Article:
I Partridge: We Need To Talk About Alan Hardcover – Dec 5 2011
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'The funniest book of the year and possibly all time.' *****Heat 'This book is a genuinely hilarious read' Shortlist 'A rare treat! painfully funny in that inimitable Alan way.' **** Sunday Express 'As a parody of celebrity autobiography, it's sound; but as a sustained piece of comic writing, it's outstanding.' **** Time Out 'Brilliantly witty' The Times 'This should be nominated for the Booker prize!it's a really funny book but it's actually more than that!it blows my post-modern mind' David Baddiel 'I, Partridge might just be the funniest book I've ever read. Proper laugh out load moment on every page.' Richard Bacon 'This fictional memoir ! could be the antidote to the celeb biographies that clog the Christmas book market. It's as acute a spoof of the publishing sub-genre as the Alan Partridge character is of a whole tranche of crassly opinionated lowbrow broadcasters!brilliantly sustained wit.' Evening Standard 'I, Partridge is an indispensable guide to what it's like to be an all-round media personality in the 21st Century. In this, it compares very well with the finest in the genre.' **** Mail on Sunday ***** The Telegraph 'Extremely funny' Word Magazine 'Pure comic genius' The Independent 'The best book of the year! without peer! I urge people to go out and buy it.' Danny Baker 'An acutely observed mock-memoir, touching on the great man's highs (receiving a Burton's Gold Card) and lows (Toblerone addiction) in equally self-regarding manner.' Independent on Sunday 'A magnificent comedy creation'; 'The significant celebrity book this year.' The Guardian
About the Author
Alan Partridge presents Mid Morning Matters on North Norfolk Digital. Broadcaster, writer, motivational speaker, sports fan, thought-leader, businessman and consummate professional, Alan enjoys bitter shandy, high-end knitwear, The Daily Mail newspaper and personal success. He is currently doing very well.
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As one of the most influential and enduring televisual talents in the english speaking world (in the post Trev & Simon / Going Live era), Partridge has again and again defied his critics (both amature and so called professional) and continued on regardless, which is to his credit and testament to his ability to continue on regardless. (anyone who thinks this repetition is lazy use of language, all I would say to this is that a Roget's Thesauraus attitude to journalism and blogging ('web-logging') is all very well and good but sometimes the truth must out and the repetition technique really brings a point home).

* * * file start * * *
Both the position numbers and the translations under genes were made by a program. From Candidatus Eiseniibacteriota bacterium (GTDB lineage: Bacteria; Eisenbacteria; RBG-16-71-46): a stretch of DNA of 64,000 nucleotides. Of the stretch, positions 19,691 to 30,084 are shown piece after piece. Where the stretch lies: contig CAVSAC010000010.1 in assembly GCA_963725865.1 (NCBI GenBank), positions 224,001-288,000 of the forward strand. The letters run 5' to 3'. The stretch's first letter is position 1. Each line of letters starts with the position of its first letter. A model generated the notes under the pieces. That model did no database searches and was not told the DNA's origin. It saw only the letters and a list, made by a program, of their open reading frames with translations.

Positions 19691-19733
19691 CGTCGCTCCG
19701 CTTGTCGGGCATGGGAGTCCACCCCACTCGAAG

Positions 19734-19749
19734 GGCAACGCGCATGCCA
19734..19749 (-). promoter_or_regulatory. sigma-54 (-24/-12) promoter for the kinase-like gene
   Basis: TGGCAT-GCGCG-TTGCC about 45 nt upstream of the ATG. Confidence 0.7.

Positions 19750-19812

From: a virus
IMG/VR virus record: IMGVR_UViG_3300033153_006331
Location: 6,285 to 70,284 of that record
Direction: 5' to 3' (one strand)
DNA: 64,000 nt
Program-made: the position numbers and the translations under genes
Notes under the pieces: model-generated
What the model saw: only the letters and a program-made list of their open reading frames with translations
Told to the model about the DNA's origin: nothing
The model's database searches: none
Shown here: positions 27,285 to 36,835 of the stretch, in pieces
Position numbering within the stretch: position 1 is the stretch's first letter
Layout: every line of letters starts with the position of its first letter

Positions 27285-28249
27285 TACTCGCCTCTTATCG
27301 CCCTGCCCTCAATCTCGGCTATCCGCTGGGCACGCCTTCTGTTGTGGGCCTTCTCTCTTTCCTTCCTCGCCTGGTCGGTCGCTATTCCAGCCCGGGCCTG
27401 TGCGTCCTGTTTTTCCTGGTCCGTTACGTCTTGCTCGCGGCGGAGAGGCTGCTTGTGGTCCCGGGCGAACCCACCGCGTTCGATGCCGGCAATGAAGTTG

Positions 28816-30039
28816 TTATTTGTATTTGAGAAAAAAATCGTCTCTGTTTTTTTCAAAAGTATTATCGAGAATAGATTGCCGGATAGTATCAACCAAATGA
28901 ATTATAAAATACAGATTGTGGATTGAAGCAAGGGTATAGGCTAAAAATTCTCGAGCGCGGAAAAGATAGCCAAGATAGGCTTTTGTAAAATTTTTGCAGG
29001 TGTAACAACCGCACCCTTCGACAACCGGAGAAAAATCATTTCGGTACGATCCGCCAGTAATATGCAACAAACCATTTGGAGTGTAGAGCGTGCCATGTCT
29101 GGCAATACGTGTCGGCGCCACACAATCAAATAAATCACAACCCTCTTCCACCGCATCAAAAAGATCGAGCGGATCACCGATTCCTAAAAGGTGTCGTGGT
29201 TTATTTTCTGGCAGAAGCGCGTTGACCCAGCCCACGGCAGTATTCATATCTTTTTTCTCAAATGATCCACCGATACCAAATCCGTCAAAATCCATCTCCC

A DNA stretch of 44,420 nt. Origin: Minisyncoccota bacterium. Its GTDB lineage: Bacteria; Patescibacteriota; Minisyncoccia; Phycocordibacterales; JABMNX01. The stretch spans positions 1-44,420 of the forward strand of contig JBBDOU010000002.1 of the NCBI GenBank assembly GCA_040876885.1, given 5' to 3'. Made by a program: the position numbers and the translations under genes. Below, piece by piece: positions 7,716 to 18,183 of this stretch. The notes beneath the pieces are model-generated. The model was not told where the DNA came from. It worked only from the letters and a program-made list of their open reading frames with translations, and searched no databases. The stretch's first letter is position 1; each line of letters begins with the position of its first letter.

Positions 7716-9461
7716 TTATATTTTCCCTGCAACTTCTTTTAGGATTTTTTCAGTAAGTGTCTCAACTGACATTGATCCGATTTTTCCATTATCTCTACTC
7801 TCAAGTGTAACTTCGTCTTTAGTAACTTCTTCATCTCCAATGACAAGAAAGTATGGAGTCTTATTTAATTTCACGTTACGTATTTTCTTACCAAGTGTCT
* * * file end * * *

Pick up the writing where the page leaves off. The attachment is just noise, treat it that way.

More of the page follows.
(Note to self - check if using brackets within brackets is correct grammer before submitting comment - perhaps rare opportunity to use squiggley brackets?)
However, this otherwise excellent book is badly let down by the decision to go with the Arial typeface. As a man very much of the old school, I feel that Times New Roman would really have offered the kind of classic touch that this potential classic deserves. Whoever made this decision is an utter idiot. I considered deducting a star from my rating because of this, but that seemed unreasonable.
...since the paperbacks of this apparently aren't being sold in the US and I could'a sold it on and recuperated some of the three pounds thirty three I spent on it in a Tesco at midnight a couple of weeks ago. :-)
Some Coogan/Alan Partridge moments are absolutely hilarious. Some Coogan moments (like at points in the tv show "The Trip") are admirably sad, cringe-worthy, and honest. Most kind of miss the mark though (like all of "Dr Horrible's House of Horrible".) When the only character of his that I knew was Partridge, I went to a West End show by Coogan about 12 years ago, expecting it to be really funny, and it wasn't really: 8% amusing or touching, 25% unfunny and pointless, 67% no-great-shakes. That's pretty much been my personal impression of his output since then, so I knew that when I bought this book, but I always give Coogan the benefit of the doubt. [And I thought his private-citizen contributions on "Newsnight" and such about the press-intrusion scandal in the UK were pretty good, especially that time that he sparred with the weaselly, feathered-hair dude from the tabloid world.]
When I bought this book, I was looking for something that would be light and engaging to read on a long overnight flight. When reading it, I chuckled at times, but it wasn't amusing enough for me to keep plugging away with, so I left it half-unread in a hotel room when I had to consolidate my stuff into fewer pieces of luggage. I don't regret not finishing it, but I don't regret having spent a couple of (captive) hours on reading half of it, to give it a chance.
I have this on Kindle, but I would have loved to also get the audio CD. To experience this in Alan's own voice would be ace!